Pea Protein, like hemp protein, soy and whey protein, have justifiably become more popular as dietary supplements in the past few years due to their high nutritional content.
Pea protein, in particular, is sought after in wellness and fitness circles because it’s a vegan-friendly way to increase protein intake. In 2016, the global pea protein market reached $24.8 million, and it is expected to reach $45 million by 2022. 
But what exactly is pea protein? Pea protein is made from extracting the protein from yellow split peas. Yellow peas are a milder flavored cousin to the sweeter green pea. One cup of split peas contains a healthy amount of protein, fiber, and vitamins, including Vitamin K and manganese. Peas (also known as legumes) are low fat and cholesterol-free, too.
And that’s not the only reason pea protein is a nutritional star. Here are a few other benefits of pea protein:
- It’s allergen-friendly. Since pea protein is plant-derived, it doesn’t contain casein, the protein in cow’s milk that can cause gastrointestinal issues for those with lactose intolerance. It’s also gluten-free. Believe it or not, manufacturers often add gluten to many protein powders.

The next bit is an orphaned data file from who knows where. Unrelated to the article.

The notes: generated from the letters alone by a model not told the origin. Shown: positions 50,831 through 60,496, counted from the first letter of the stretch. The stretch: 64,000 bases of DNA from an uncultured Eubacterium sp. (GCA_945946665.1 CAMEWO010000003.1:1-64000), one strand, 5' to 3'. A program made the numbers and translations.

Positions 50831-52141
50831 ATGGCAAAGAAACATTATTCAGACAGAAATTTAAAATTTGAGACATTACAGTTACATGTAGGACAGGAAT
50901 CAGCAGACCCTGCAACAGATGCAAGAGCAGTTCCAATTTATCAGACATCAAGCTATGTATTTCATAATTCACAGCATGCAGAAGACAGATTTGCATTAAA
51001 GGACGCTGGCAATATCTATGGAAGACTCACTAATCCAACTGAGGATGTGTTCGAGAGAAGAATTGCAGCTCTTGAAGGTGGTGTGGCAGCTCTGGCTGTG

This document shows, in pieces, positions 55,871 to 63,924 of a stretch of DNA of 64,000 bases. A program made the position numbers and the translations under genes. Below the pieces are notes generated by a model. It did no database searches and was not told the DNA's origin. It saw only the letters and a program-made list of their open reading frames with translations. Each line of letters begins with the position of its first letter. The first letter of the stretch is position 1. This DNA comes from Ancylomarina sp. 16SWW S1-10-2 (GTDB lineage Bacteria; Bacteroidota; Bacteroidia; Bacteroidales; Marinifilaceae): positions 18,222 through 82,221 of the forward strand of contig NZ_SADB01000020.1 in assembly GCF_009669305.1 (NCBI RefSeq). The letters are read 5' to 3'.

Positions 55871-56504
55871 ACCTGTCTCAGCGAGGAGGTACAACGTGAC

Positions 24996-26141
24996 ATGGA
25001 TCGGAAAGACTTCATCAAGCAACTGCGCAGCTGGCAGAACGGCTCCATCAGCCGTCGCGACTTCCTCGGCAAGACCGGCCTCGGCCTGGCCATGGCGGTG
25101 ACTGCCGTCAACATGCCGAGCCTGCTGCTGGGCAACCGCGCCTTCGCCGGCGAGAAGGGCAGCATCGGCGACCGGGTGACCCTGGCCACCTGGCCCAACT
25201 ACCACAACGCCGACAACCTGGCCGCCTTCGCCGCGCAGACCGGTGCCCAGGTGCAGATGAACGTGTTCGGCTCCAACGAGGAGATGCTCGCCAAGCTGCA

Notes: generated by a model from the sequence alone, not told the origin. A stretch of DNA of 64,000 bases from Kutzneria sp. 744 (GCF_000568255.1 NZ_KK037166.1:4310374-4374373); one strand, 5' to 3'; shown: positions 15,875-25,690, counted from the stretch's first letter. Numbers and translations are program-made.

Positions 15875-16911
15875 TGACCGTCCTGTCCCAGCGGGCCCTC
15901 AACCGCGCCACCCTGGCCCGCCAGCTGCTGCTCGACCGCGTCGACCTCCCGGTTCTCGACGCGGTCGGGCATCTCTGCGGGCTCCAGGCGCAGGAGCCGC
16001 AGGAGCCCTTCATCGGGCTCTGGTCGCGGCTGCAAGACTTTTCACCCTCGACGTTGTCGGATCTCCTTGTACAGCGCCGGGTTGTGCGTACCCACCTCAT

- It delays fatigue during exercising. Pea protein contains the same amount of branched chain amino acids (BCAAs) found in milk and eggs. BCAA’s delay fatigue during exercising.
- It aids in weight loss. Since proteins take a lot of energy to digest, you burn more calories after eating a high protein meal.
- It’s heart and kidney healthy. In a 2009 Canadian study, they found pea protein to lower high blood pressure and chronic kidney disease.
Pea Protein is also delicious as an ingredient in cooking. For instance, sprinkle it in a soup or add it to oatmeal or a casserole. Use it in your favorite green smoothie. Try it in homemade energy bars or other baked goods. Levana Nourishments makes it easier for you to add additional pea protein to your diet by including it in all five of our different flavor Nourishments pouches. We like to make sure you’re getting all the protein and other nutrients you need in whatever you’re eating.
By: Andrea Sperling